Statement from Richard F. Daines, M.D., Commissioner
May 8, 2009
In the two weeks since the first cases of H1N1 (swine flu) were reported in New York State, Governor Paterson marshaled a comprehensive health emergency response to the possibility of a severe H1N1 outbreak statewide.
Because of Governor Paterson's quick action, the State Department of Health (DOH) immediately activated its Health Emergency Preparedness Plan, and during these two weeks we have determined that the H1N1 outbreak has not produced widespread infections or severe symptoms.
As Governor Paterson has noted, the outbreak of H1N1 in New York State continues to involve mild to moderate symptoms similar to seasonal flu.
Over the past two weeks, the Governor and DOH have provided daily briefings on the most recent developments and have closely monitored the spread of the disease and its effect on New Yorkers.
Since we are not seeing an increase in the severity of illness in New York State, and the symptoms of H1N1 continue to be similar to seasonal flu, DOH will begin monitoring and reporting on the virus as it does for seasonal influenza.
This will be the last daily briefing, but DOH will reconvene briefings as necessary to update the public on any significant issues that may arise.
On Thursday, DOH's Wadsworth Laboratories performed tests on recently obtained specimens from 20 individuals, including two repeats from the prior day. The tests resulted in one new case of H1N1 outside of New York City, involving an individual who resides in Onondaga County. This individual has a known link to the Ed Smith School, which had a case that we reported earlier.
Nine specimens were positive for seasonal influenza A, eight were negative for any type of flu, and one was inconclusive and requires additional testing. Another case is currently undergoing further investigation.
I want to note that testing at Wadsworth Laboratories has identified only one new case of H1N1 outside of New York City on recently collected specimens from the last five days.
At this time, I also want to mention that our Wadsworth Laboratories tested 83 specimens for seasonal influenza B, the other type of seasonal influenza that is circulating this flu season. Of these specimens, five tested positive for seasonal influenza B.
Testing for seasonal influenza B had been deferred because testing for H1N1 influenza was our highest priority. With the addition of these seasonal influenza B results, to date our total number of positive cases for seasonal flu is 61.
As I reported previously, on Monday Wadsworth Laboratories received a large batch of 102 specimens from the North Shore Long Island Jewish Health System (North Shore-LIJ) for laboratory confirmatory testing. These are specimens collected about 10 days ago when the outbreak in Queens connected to St. Francis Preparatory School was in the news. These older specimens underwent preliminary testing at North Shore-LIJ laboratories. The clinical needs of these patients were appropriately addressed.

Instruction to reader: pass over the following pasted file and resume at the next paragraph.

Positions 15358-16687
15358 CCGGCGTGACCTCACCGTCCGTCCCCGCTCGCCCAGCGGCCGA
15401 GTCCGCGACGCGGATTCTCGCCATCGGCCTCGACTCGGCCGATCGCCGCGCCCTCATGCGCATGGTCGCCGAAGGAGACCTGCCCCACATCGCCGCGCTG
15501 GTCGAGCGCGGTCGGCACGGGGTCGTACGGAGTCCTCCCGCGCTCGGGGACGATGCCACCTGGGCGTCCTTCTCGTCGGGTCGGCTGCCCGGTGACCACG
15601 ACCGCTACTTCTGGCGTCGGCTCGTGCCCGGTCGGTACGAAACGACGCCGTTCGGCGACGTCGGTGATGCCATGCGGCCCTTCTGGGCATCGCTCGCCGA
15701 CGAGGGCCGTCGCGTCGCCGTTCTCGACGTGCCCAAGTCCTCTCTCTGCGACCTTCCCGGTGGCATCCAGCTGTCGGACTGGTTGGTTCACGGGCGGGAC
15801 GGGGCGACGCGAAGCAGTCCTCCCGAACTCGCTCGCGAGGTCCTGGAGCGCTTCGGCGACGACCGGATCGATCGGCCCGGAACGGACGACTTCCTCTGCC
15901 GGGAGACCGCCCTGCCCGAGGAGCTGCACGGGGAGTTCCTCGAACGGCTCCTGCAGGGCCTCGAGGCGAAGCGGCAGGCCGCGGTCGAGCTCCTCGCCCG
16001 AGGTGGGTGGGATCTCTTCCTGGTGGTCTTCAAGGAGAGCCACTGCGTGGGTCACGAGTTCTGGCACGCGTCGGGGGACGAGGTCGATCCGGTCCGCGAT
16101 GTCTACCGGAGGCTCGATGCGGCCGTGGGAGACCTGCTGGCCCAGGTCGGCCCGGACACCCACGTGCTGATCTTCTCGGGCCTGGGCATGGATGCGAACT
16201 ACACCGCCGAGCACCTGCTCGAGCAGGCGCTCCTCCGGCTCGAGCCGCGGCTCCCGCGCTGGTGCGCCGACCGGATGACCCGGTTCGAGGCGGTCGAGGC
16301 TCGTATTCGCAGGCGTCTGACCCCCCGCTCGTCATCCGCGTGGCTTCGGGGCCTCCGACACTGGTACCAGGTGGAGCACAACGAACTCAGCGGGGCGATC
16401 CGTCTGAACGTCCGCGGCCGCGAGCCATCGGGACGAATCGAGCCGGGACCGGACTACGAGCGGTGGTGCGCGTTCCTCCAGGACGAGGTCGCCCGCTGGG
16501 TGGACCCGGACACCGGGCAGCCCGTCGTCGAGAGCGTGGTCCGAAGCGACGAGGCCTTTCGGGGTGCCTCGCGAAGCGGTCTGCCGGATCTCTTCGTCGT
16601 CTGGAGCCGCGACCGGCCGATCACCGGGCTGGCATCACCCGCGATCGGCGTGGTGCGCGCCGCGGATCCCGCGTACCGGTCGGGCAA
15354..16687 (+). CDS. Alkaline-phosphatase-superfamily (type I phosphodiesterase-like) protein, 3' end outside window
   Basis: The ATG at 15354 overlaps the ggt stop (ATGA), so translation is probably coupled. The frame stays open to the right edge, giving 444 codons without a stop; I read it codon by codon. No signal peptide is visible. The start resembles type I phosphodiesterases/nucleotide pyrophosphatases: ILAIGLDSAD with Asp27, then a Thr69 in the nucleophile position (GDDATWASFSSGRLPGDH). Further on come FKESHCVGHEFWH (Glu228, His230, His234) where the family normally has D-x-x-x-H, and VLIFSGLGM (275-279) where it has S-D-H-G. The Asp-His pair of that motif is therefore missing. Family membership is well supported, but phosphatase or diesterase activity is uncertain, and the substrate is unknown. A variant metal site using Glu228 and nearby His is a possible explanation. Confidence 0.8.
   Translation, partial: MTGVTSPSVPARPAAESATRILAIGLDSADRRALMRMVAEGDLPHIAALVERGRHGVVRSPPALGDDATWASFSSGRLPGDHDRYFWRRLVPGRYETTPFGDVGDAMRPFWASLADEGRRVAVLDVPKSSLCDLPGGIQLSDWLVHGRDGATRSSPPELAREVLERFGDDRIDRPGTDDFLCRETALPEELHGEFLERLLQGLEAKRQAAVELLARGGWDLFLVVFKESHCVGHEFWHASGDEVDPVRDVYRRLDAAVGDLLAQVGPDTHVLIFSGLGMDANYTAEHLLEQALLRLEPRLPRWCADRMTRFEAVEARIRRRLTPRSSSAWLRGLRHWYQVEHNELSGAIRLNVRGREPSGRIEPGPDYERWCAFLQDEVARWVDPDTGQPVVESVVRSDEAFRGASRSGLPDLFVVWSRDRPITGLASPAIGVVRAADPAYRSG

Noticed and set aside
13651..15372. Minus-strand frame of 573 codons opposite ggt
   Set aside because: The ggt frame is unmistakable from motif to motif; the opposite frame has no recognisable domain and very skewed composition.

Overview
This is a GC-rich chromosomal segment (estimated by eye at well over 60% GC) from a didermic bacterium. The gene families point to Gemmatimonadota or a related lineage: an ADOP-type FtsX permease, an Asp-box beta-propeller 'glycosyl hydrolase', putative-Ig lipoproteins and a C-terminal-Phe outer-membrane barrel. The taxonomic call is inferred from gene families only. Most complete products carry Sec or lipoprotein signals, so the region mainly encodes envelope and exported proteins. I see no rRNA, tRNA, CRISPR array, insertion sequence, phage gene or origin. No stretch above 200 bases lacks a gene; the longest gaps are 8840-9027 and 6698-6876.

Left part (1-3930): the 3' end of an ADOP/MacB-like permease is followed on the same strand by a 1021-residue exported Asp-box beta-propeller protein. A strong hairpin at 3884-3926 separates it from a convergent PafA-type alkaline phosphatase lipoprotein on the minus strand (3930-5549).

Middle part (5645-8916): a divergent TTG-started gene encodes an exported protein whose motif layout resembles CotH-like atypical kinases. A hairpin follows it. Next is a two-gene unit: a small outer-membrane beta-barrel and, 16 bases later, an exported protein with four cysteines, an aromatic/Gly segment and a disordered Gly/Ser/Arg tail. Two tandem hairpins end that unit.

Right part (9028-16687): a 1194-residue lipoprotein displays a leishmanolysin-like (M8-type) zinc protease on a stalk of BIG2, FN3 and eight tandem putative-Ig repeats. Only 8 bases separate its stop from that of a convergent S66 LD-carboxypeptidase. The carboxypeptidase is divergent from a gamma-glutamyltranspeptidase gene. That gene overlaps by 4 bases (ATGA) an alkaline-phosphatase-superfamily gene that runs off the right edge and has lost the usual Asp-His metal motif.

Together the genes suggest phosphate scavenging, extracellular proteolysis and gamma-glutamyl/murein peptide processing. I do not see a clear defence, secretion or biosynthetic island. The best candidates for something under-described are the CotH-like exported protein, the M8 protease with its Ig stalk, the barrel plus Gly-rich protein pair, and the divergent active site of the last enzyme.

The Department carefully sorted through the specimens to eliminate any that were duplications of testing previously performed and to identify the county of residence of these individuals.
On Thursday, we reported on specimens in that batch that involved individuals who reside in Nassau and Suffolk counties, resulting in eight cases identified in Nassau County and five cases in Suffolk County.
Today I have the results of New York City specimens in that batch, which include 75 patient specimens from New York City now confirmed with H1N1. Fifty of these 75 cases, or over 65 percent, have a direct link to the St. Francis School outbreak, and represent students and faculty there.
The remaining 25 cases involve children under high-school age and could represent siblings of the St. Francis students, but that cannot be fully determined until the epidemiological investigations are completed.
Because these specimens are from the first days of the outbreak in New York State more than a week ago, they do not indicate active cases, and we believe these individuals have fully recovered. However, we felt it important to brief you on the results of the large batch of older specimens from North Shore-LIJ, as these numbers when added to our current map graphic on our web site will indicate a rather substantial jump in the overall New York City cases.
At this point in the outbreak, reporting daily numbers of new cases is not important because the illness continues to be mild to moderate, similar to seasonal influenza. The numbers are also not particularly significant because they only represent lab-tested specimens, and many individuals with mild symptoms do not go to a physician or hospital, but instead, recover at home – as has been our advice for some time.
As we go forward, the focus of our monitoring and reporting will be more on identifying new locations, trends, and patterns of the H1N1 virus, as well as watching for more severe disease. The test results from the North Shore-LIJ specimens will help us to better understand the early phase of H1N1 in New York and how it has spread geographically over time.
As I mentioned earlier, we are entering a new phase in our response to this outbreak, and Governor Paterson has asked that I only provide updates when there are important new developments.
New Yorkers with questions about swine flu can call the DOH hotline at 1-800-808-1987. New York City residents should call 311.
More information and resources are available on the Department's Web site at www.nyhealth.gov/swineflu.